California Drug Trafficking & Abuse

California Drug Trafficking And Abuse

California’s Central Valley stretches from Bakersfield in the south to Redding in the north. The Valley encompasses a great deal of the state’s interior and includes major cities, including:

  • Sacramento
  • Stockton
  • Modesto
  • Visalia
  • Bakersfield

Though it is not as densely populated as California’s major cities, the valley’s substance abuse and addiction rates are well above those in the metropolitan areas.

Drugs are Abundant in California’s Central Valley

Though much of the Central Valley is still made up of rural areas and agricultural centers, the availability of drugs throughout the valley rivals the access found in cities such as San Diego, Los Angeles, and San Francisco.

The primary reason that illicit drugs are so widely available in the area is because the I-5 has become one of the leading transportation lines that drug traffickers use to bring drugs into the country from Canada and Mexico.

Criminal groups have established hubs along the I-5 where the following substances are prepared for distribution and sale, including:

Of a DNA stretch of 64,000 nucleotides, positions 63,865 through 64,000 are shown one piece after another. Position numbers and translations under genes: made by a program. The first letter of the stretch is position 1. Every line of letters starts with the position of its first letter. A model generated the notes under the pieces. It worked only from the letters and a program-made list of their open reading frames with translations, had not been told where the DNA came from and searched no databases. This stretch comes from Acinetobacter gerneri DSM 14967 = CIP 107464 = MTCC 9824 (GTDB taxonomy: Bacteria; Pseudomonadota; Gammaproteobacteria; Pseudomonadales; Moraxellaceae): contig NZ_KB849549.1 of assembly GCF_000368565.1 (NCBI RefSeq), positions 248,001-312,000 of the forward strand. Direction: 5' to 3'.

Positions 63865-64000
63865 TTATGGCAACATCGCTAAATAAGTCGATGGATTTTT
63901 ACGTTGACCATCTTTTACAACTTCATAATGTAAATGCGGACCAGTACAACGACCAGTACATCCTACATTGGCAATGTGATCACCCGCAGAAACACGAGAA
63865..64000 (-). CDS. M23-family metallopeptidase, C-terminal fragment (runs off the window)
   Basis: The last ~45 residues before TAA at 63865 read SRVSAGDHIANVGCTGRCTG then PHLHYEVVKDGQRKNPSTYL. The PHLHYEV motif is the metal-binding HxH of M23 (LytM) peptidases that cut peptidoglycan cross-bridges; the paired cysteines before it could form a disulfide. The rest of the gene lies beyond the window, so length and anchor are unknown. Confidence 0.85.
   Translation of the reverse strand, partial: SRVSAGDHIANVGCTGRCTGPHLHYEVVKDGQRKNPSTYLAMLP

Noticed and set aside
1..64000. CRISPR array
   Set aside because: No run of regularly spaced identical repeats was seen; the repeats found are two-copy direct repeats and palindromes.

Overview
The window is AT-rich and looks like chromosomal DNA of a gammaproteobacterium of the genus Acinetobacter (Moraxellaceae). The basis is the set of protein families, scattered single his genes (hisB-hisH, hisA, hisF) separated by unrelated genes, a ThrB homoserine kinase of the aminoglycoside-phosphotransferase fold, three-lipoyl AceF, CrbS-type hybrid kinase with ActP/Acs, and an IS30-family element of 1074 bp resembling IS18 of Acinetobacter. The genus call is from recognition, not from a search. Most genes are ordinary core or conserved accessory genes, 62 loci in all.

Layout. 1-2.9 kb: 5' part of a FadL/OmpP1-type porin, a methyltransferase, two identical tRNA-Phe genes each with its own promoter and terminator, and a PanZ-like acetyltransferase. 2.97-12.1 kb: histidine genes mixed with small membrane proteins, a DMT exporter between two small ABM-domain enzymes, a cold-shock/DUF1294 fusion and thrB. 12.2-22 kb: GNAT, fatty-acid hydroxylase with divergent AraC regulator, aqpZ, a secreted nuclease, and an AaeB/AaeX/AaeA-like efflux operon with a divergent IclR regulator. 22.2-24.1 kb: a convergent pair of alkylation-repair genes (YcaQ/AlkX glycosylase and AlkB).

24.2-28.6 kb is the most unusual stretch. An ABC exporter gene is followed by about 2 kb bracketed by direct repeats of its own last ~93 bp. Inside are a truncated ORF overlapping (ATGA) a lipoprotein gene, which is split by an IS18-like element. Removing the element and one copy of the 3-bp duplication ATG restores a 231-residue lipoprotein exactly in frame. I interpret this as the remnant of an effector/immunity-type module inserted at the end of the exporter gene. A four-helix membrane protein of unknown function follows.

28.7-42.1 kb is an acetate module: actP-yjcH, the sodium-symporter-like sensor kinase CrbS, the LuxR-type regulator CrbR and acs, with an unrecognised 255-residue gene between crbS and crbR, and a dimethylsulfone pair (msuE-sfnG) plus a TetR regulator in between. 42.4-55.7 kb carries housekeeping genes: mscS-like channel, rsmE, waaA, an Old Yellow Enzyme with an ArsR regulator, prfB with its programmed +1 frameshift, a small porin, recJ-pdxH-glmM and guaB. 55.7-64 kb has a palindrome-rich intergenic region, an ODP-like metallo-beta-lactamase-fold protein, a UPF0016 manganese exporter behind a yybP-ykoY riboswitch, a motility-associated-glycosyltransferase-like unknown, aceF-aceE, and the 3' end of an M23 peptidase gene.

• methamphetamine 
  • prescription pills
  • cocaine
  • heroin
  • marijuana

These local hubs provide ready access to these substances to residents from even the most rural valley areas.

Opioid and Heroin Abuse in California’s Central Valley

Through the 1990s and into the early 2000s, methamphetamine was the most pressing substance-abuse concern in California.

Since 2008, however, the abuse of prescription painkillers, opioids, and heroin in these areas has outpaced the threat of meth.

Even worse, many individuals struggling with opioid addiction have turned to heroin, which is cheaper and easier to acquire than another pain pill prescription. In this way, the nation’s issues with drug abuse can no longer be dismissed as “just an inner-city problem.”

The surge in heroin and opioid abuse and its demographic shift from California’s coastal cities to the rural Central Valley reflects the movement of illegal drugs across the entire country.